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Public Static Literals ... Are Not a Solution for Data Duplication

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Javajava OOPoop

I have a new String(array,"UTF-8") in one place and exactly the same code in another place in my app. Actually, I may have it in many places. And every time, I have to use that "UTF-8" constant in order to create a String from a byte array. It would be very convenient to define it once somewhere and reuse it, just like Apache Commons is doing; see CharEncoding.UTF_8 (There are many other static literals there). These guys are setting a bad example! public static “properties” are as bad as utility classes.

The Shining (1980) by Stanley Kubrick
The Shining (1980) by Stanley Kubrick

Here is what I’m talking about, specifically:

package org.apache.commons.lang3;
public class CharEncoding {
  public static final String UTF_8 = "UTF-8";
  // some other methods and properties

Now, when I need to create a String from a byte array, I use this:

import org.apache.commons.lang3.CharEncoding;
String text = new String(array, CharEncoding.UTF_8);

Let’s say I want to convert a String into a byte array:

import org.apache.commons.lang3.CharEncoding;
byte[] array = text.getBytes(CharEncoding.UTF_8);

Looks convenient, right? This is what the designers of Apache Commons think (one of the most popular but simply terrible libraries in the Java world). I encourage you to think differently. I can’t tell you to stop using Apache Commons, because we just don’t have a better alternative (yet!). But in your own code, don’t use public static properties—ever. Even if this code may look convenient to you, it’s a very bad design.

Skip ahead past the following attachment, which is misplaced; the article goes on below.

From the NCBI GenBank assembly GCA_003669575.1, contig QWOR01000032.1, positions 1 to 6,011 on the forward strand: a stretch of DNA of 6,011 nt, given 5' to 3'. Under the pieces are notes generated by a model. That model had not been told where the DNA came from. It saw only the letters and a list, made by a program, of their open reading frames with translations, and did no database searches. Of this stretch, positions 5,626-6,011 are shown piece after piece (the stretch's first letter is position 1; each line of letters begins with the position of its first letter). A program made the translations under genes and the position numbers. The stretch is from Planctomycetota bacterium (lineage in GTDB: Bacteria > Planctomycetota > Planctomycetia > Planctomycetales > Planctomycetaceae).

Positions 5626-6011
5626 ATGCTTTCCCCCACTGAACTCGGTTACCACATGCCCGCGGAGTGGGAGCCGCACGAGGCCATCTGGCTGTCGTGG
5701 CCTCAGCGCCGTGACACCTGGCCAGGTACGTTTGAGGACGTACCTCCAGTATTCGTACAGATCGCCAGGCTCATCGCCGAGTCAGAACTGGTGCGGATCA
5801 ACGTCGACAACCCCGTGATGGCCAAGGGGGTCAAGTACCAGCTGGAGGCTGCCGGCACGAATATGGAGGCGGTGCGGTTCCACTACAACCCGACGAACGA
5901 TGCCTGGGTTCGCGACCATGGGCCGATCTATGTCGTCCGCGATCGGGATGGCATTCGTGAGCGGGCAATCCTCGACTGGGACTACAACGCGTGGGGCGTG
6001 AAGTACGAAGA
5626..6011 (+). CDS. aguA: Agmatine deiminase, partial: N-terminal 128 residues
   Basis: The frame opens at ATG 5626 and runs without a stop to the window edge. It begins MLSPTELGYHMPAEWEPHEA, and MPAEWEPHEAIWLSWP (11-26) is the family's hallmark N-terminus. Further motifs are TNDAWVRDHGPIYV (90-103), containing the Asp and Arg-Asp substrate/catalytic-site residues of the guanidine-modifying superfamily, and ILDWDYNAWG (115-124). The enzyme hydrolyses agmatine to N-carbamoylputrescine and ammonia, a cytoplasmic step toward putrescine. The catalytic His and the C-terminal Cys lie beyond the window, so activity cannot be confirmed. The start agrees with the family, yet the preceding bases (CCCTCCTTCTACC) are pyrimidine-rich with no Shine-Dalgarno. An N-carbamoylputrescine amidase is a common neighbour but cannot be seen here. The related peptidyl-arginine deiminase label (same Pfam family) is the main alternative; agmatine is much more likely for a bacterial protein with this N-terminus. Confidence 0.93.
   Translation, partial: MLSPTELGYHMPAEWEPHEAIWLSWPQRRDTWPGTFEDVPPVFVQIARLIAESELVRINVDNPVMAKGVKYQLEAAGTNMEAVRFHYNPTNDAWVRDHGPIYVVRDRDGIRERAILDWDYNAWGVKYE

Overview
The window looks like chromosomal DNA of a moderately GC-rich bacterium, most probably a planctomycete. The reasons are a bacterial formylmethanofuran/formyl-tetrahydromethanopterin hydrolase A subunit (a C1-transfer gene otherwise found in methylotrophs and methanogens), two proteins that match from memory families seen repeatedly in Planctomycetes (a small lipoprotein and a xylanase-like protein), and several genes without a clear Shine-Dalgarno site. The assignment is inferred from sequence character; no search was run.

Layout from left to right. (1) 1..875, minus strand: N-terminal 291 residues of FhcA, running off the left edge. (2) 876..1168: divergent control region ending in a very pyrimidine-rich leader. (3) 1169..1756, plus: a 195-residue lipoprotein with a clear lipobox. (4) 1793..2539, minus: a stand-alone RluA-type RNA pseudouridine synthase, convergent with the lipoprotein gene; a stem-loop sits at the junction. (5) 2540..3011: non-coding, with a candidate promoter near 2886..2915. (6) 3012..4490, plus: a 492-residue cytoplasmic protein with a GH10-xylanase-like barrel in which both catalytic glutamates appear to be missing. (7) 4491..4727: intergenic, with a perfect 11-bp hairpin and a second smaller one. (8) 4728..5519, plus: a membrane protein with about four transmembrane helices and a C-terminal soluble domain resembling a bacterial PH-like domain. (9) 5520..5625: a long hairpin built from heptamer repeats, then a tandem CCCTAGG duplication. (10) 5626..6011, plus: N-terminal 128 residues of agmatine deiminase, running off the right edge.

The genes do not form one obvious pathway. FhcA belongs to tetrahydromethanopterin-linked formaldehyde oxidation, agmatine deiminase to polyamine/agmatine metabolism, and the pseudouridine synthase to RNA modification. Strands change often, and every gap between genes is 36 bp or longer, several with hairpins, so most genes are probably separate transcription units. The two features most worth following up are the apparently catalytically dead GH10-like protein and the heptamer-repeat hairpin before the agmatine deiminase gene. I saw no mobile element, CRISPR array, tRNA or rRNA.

The reason why is very similar to utility classes with public static methods—they are unbreakable hard-coded dependencies. Once you use that CharEncoding.UTF_8, your object starts to depend on this data, and its user (the user of your object) can’t break this dependency. You may say that this is your intention, in the case of a "UTF-8" constant—to make sure that Unicode is specifically and exclusively being used. In this particular example, this may be true, but look at it from a more global perspective.

Let me show you the alternative I have in mind before we continue. Here is what I’m suggesting instead to convert a byte array into a String:

String text = new UTF8String(array);

It’s pseudo-code, since Java designers made class String final and we can’t really extend it and create UTF8String, but you get the idea. In the real world, this would look like this:

String text = new UTF8String(array).toString();

As you see, we encapsulate the “UTF-8” constant somewhere inside the class UTF8String, and its users have no idea how exactly this “byte array to string” conversion is happening.

By introducing UTF8String, we solved the problem of “UTF-8” literal duplication. But we did it in a proper object-oriented way—we encapsulated the functionality inside a class and let everybody instantiate its objects and use them. We resolved the problem of functionality duplication, not just data duplication.

Placing data into one shared place (CharEncoding.UTF_8) doesn’t really solve the duplication problem; it actually makes it worse, mostly because it encourages everybody to duplicate functionality using the same piece of shared data.

My point here is that every time you see that you have some data duplication in your application, start thinking about the functionality you’re duplicating. You will easily find the code that is repeated again and again. Make a new class for this code and place the data there, as a private property (or private static property). That’s how you will improve your design and truly get rid of duplication.

PS. You can use a method instead of a class, but not a static literal.

PPS. You can also use enums, but only this way.

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